Lindsay D'Addato photo
The campus boasts highly efficient building and energy-usage technologies that will be used to educate all users on their viability.
NOLS parent Hansjörg Wyss, the lead donor for the campus, addressed the crowd of about 130 that attended the Oct. 12 dedication, declaring his appreciation of NOLS and the Wyoming landscape.
As of this week, Wilderness EMT students will be afforded the chance to appreciate the same landscape, coupled with an unrivaled WMI education.
WMI: Fun with numbers
Last week, NOLS Wilderness Medicine Institute (WMI) hosted its annual staff meeting, complete with lectures, workshops, and a departmental update from WMI Director Melissa Gray.
Each year, Gray reviews the year in a “fun with numbers” format, which we thought would be the most entertaining way for us to relay those details:
645 courses taught in fiscal year 2012, a 2.7-percent increase over fiscal year 2011.
8 percent: The increase of students who took WMI courses this year over last year.
57 students were taught in Portuguese.
107 students were taught in Swedish.
182 students took courses in Spanish.
NOLS awarded 39 individual students $29,835 in scholarship funds to attend Wilderness Emergency Medical Technician courses. An additional 113 students used AmeriCorps funds for their courses. Fifteen students fluent in American Sign Language received Moving Hands scholarships, and five Veterans’ Administration students were supported through enrollment and certification.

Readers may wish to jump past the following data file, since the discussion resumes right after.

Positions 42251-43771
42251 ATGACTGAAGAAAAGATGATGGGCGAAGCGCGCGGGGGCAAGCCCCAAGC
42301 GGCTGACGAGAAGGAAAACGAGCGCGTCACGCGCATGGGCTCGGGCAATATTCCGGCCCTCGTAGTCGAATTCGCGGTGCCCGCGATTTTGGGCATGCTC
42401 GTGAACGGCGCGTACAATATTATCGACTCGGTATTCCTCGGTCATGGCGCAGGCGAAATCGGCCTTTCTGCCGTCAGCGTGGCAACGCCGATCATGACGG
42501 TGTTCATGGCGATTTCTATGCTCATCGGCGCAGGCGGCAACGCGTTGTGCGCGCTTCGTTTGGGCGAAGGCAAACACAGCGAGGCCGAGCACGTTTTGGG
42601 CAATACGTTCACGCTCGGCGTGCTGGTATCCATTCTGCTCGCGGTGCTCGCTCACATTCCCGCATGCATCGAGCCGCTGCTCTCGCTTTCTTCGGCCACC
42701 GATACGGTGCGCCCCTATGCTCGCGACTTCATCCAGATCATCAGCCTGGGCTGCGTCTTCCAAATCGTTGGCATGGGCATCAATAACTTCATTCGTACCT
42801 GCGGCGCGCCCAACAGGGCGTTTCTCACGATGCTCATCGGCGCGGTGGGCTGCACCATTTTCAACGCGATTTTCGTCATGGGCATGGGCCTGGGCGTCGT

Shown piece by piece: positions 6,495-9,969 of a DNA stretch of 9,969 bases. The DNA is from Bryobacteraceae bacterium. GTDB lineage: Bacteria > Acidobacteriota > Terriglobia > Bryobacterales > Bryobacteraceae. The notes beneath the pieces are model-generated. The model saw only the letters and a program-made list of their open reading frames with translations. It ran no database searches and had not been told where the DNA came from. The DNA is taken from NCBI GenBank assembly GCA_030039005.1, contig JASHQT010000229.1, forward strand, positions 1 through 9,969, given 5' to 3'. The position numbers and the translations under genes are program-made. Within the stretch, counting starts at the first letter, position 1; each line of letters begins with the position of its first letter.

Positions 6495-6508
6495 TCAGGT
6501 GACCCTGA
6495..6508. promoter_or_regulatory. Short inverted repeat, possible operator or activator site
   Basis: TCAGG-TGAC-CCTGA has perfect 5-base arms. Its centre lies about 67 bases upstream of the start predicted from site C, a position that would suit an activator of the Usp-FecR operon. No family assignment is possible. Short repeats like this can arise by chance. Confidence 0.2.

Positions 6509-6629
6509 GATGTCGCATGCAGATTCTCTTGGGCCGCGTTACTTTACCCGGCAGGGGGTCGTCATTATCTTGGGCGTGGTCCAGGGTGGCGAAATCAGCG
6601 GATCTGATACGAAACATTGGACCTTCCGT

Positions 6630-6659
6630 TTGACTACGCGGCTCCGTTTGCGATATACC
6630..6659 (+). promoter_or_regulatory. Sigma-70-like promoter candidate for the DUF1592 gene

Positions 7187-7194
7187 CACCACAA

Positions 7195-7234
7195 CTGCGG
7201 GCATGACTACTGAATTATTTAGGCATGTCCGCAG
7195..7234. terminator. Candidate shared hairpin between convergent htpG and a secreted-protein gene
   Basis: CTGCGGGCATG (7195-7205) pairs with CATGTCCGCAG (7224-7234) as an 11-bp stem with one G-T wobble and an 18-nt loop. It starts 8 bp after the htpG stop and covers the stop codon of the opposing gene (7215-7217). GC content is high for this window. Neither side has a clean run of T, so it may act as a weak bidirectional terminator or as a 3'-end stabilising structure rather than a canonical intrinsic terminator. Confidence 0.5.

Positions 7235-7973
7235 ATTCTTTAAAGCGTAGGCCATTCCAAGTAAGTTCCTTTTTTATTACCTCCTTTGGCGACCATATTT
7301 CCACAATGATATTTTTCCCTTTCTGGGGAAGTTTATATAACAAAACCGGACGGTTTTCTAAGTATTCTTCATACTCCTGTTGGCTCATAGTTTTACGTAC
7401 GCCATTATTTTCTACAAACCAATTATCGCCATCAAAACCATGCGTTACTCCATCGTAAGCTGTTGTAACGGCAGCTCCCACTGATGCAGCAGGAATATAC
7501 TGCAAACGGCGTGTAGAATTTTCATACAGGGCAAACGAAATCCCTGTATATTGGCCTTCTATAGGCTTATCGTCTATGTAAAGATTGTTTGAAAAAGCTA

41 states hosted WMI courses, and only two states have never hosted a course.
19 countries hosted WMI courses.
The Wyss Wilderness Medicine Campus is nearing completion. WMI will start welcoming students into this new facility Nov. 4.
As NOLS steps into a new fiscal year, Gray and leadership throughout the school are excited to support students and staff around the globe.
Wyss Finishes Moving Forward
Radiant Heat with a Durable Finish on Wyss Floors
Orange pex tubing by the spool is required to create a network of plumbng in the Wyss Wilderness Medicine Campus main building. Manifolds and valves controlled by thermostats allow heated or cooled liquid to run through various zones of the building to gently fine-tune ambient interior temperatures. In some cases, the tubing sits over layers of wired rebar, bedding sand, and foam insulation, as seen in these photos from months ago:
Elsewhere, it is stapled to conventional OSB subfloor. In either case, concrete is floated over the top, encasing the tube. The concrete is finished busing a power screed, a bull float, hand trowles, and a power trowel.
The concrete rests for a day or two, then is then scored with shallow cuts to create a pattern and control any cracking ("control joints"). This is how it will sit for at little before being ground and stained, revealing special aggrogate in the concrete mix. Filling the the plumbing in the floor is one of the last steps- air is pumped in and held at 100psi for a day, then the same is performed with water, then finally charged with the mix of liquids that remain stable for their long life of being pumped through the floor of our building. In the photo below, wood "sleepers" are cast into portions of the floor- these will be topped with FSC Maple from eastern Canada.